October 8-12, 2007
Summary: This week we were blessed with some natural rain to help the watering efforts of the revegetation sites. The rains were a little unusual for this time of year. This is typically the driest time, but we are expecting a wetter than usual rainy season, so it was not entirely surprising. It was an opportunity to refocus efforts on work in the greenhouse.
Monday we went bottle hunting and then headed to the greenhouse. On the bus ride I met an acquaintance, Wilmer, who works for the Consejo Provincial reforestation program. They have large seed banks of Caoba, Balsamo, and Cedro. He agreed to donate some seeds to us.
At the greenhouse, the compost was turned. Newly collected bottles were washed and cut, and a batch of Guachapeli seeds was planted. We’ve stumbled upon a new technique for germinating Guachapeli seeds. They are removed from their papery casing and then soaked in room temperature water for about 24 hours. Some of the seeds then begin to germinate on their own. The germinating seeds are then planted directly into a three-liter bottle prepared with soil, skipping the seedbed stage entirely. This method saves time, space and energy.
An extension is being constructed at the University campus. Around the main building and slightly up a hill are some abandoned pig stalls, which we are converting for storage of trees in three-liter bottles. The greenhouse is overflowing and to accommodate all of the trees and continue planting more seeds, we are moving the tallest trees into the additional space. The frames for the roofs of the stalls are being renovated and covered with green mesh.
In the afternoon I caught a boat across the Rio Chone to meet with Wilmer and pick up several hundred seeds each of Caoba, Balsamo, and Cedro. While in San Vicente I also purchased some green netting for the greenhouse extension.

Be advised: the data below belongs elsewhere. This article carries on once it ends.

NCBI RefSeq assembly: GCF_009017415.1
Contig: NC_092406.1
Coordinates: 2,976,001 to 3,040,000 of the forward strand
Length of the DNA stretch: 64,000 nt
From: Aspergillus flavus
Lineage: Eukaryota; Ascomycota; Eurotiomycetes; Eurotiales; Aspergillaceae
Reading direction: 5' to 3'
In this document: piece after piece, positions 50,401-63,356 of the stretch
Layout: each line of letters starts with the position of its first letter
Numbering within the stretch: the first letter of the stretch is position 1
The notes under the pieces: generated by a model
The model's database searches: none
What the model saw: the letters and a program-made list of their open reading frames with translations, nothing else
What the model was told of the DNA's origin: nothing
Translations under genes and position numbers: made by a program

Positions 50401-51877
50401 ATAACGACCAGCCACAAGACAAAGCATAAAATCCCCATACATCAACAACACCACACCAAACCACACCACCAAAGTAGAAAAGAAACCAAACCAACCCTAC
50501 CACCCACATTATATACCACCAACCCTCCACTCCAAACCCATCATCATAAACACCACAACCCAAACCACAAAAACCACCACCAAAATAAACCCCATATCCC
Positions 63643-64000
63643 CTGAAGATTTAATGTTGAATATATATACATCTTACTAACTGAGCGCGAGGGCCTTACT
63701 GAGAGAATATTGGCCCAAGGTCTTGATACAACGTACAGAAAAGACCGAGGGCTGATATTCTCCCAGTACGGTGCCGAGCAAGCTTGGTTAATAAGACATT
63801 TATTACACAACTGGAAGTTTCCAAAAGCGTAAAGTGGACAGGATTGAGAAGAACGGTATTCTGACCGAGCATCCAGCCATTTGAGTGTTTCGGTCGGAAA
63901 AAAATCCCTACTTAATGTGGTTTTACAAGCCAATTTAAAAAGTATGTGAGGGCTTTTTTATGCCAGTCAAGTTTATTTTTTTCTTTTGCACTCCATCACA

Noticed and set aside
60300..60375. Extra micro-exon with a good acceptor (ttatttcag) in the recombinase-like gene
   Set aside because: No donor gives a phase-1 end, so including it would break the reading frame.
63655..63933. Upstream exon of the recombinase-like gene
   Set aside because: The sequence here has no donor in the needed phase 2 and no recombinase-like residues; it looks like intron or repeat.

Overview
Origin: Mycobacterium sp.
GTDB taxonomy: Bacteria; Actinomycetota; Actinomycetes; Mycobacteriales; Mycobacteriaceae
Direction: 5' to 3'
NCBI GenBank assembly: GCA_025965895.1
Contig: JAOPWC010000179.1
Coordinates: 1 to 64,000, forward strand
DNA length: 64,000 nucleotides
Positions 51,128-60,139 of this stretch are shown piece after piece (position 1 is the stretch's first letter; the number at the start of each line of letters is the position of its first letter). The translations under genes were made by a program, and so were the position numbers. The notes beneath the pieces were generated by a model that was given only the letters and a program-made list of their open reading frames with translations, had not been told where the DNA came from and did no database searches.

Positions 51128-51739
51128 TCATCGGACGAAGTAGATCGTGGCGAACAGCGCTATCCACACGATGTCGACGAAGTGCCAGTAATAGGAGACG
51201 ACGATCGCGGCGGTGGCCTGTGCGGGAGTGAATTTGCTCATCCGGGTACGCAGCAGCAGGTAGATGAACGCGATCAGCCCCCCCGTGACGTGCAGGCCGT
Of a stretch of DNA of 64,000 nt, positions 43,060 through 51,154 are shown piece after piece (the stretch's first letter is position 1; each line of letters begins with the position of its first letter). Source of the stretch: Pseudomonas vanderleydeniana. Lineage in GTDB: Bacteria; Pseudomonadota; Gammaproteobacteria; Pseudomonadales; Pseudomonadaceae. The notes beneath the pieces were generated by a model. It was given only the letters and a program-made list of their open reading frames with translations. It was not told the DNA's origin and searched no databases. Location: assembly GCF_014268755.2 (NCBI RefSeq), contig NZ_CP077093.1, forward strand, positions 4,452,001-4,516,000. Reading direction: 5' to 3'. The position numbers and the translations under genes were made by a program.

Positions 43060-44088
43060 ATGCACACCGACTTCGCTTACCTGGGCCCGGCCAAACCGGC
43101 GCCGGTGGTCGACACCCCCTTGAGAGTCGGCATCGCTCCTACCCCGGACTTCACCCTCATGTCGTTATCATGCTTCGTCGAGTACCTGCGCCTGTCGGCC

There were more sprinkles Tuesday morning. We went back to the greenhouse, to install the roof on the extension and plant more Guachapeli. A seedbed full of Tierramonte (the leaves of this shrub are famous as mulch) needed to be transplanted and we began work on that. New seedbeds were also prepared.
On Wednesday the Maria Dolores and Don Pepe sites were watered. Despite the fact that only a little rain has fallen, these two sites are the most exposed and need the most help. Additionally, rain has been concentrated around the Bahia area, and has been weaker farther inland, increasing the need to continue watering there. We then walked to the greenhouse and finished transplanting the bed of Tierramonte and planted three beds of newly acquired seeds.
Early Thursday morning there was even more rain. We walked about the puddle-strewn streets of Bahia, distributing the remaining copies of the first edition of Eco-Noticias to schools, restaurants, hotels, and pedestrians. Cori spent the morning in the office, translating the Bioregional Education booklet. Ricardito came by and gave us a ride to the plastic recycling guy in Leonidas Plaza. A batch of plastic scraps was dropped off. From there we drove out to the garbage dump and picked up more abandoned sacks of compost from the city’s defunct garbage separation program. The sacks were taken to the greenhouse where they will be put to much better use. While at the greenhouse, Samango seeds were prepared by removing them from the pulpy seed pods.
We finished up the week in the greenhouse again where plants were watered before the weekend and more soil for seedbeds and transplanting was prepared. The bed with Tierramonte in it was remade and planted with Cedro seeds.